Charlotte Hatherley is a true musical polymath. Her inspired soundtrack work, compelling live performances, exquisite production and weapons-grade compositional technique have made her a much sought-after collaborator. Her musical Venn diagram includes names from the worlds of fashion, rock and pop, theatre and film; a true Renaissance woman.
Hatherley has beaten an enviably eclectic musical path since becoming a professional musician at the age of 15. From early success with chart-topping, globetrotting Irish band Ash, she quickly spread her wings to embark on a more personal musical journey. Her three acclaimed solo LPs, much-loved by critics, brought her into contact with some intriguing and diverse names; in the last decade she’s worked with Bryan Ferry, Bat For Lashes, KT Tunstall, Squarepusher and XTC’s Andy Partridge to name but a few.
Her current solo project, Sylver Tongue, marks a new chapter in her musical career. Her acute melodic sensibilities have become even more finely honed, combining perfectly with the darker, more cinematic textures of her soundtrack work. Sylver Tongue will release an album in 2015 to follow up the pulsating, futuristic Something Big EP, which received strong support from Drowned In Sound, The Quietus, The Guardian, 6 Music, XFM, Radio 1, Amazing Radio, and Radio 2.
In 2014 Charlotte was commissioned to compose the score for The Last Man, a dystopian sci-fi short directed by designer and FX artist Gavin Rothery (Moon) and starring Ben Wheatley favourite Richard Glover (Sightseers, A Field In England). The film is almost completely free of dialogue; this leaves space for Hatherley’s expressive, expansive soundtrack which beautifully complements Rothery’s direction and Glover’s raw and emotional performance.
Debuting at the prestigious Frightfest film festival in London’s Leicester Square this year, the film delighted and impressed the audience. Respected movie soundtrack site Films On Wax ran a glowing review of Hatherley’s work (the first time the site has been moved to cover a short film score). Equally impressed was ultra-collectable soundtrack label Death Waltz who, with a roster that includes such notables as John Carpenter, Clint Mansell, Goblin and Fabio Frizzi, will be releasing The Last Man soundtrack on vinyl in 2015. The film’s second London showing at the BFI saw Hatherley perform the score live, surrounded by banks of analogue equipment and using her voice to broaden the sonic landscape still further.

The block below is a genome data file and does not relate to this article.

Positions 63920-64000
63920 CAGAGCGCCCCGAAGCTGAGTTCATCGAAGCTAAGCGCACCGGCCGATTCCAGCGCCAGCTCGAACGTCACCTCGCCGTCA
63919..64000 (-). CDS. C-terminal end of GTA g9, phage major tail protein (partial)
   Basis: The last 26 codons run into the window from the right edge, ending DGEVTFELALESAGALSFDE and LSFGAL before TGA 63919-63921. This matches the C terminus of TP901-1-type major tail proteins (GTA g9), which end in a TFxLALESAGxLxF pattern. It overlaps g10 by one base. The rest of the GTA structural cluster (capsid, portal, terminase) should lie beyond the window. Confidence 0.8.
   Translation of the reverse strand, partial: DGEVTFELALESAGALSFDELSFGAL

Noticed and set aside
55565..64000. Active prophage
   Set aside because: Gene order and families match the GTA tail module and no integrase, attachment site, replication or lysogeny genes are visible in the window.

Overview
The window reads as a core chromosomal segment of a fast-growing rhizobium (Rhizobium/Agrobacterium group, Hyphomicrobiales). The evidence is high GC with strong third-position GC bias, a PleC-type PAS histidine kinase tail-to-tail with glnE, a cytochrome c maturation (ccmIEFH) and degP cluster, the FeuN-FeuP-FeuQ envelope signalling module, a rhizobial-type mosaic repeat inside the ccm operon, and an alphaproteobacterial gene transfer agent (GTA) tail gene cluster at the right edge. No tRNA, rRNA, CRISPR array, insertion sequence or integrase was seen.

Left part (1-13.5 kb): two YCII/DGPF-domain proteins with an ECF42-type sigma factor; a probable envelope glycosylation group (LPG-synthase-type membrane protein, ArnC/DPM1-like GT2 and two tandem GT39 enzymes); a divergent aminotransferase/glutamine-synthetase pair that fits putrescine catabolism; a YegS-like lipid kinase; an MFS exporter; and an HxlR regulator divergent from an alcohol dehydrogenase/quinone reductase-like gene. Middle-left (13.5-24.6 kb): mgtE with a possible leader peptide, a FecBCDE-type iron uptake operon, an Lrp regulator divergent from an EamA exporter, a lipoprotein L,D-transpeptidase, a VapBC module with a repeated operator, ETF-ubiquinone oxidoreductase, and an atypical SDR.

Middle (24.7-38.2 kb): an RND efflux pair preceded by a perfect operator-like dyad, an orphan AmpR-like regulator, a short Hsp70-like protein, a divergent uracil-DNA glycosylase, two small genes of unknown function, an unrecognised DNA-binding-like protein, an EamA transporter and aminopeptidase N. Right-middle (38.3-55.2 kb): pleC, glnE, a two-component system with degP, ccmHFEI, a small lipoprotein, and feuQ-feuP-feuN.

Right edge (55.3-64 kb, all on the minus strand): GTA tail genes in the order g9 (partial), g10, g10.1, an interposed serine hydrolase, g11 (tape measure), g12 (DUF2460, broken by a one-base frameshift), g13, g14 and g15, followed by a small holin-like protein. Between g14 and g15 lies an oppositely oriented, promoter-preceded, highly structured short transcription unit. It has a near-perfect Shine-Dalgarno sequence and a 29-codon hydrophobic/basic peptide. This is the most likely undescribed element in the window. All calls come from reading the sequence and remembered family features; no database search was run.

Following her work on The Last Man Charlotte has ventured into theatre, writing the music for the acclaimed NHS-themed London stage play This May Hurt A Bit (directed by Max Stafford-Clark) and the world of advertising, with slick, sonorous soundtracks for transformative body architect Lucy McRae and fashion designer Jayne Pierson. Having produced some of the most dynamic music in the soundtrack realm, Hatherley looks set to join the ranks of other rock musicians turned composers such as Clint Mansell, Cliff Martinez, Trent Reznor and Mica Levi.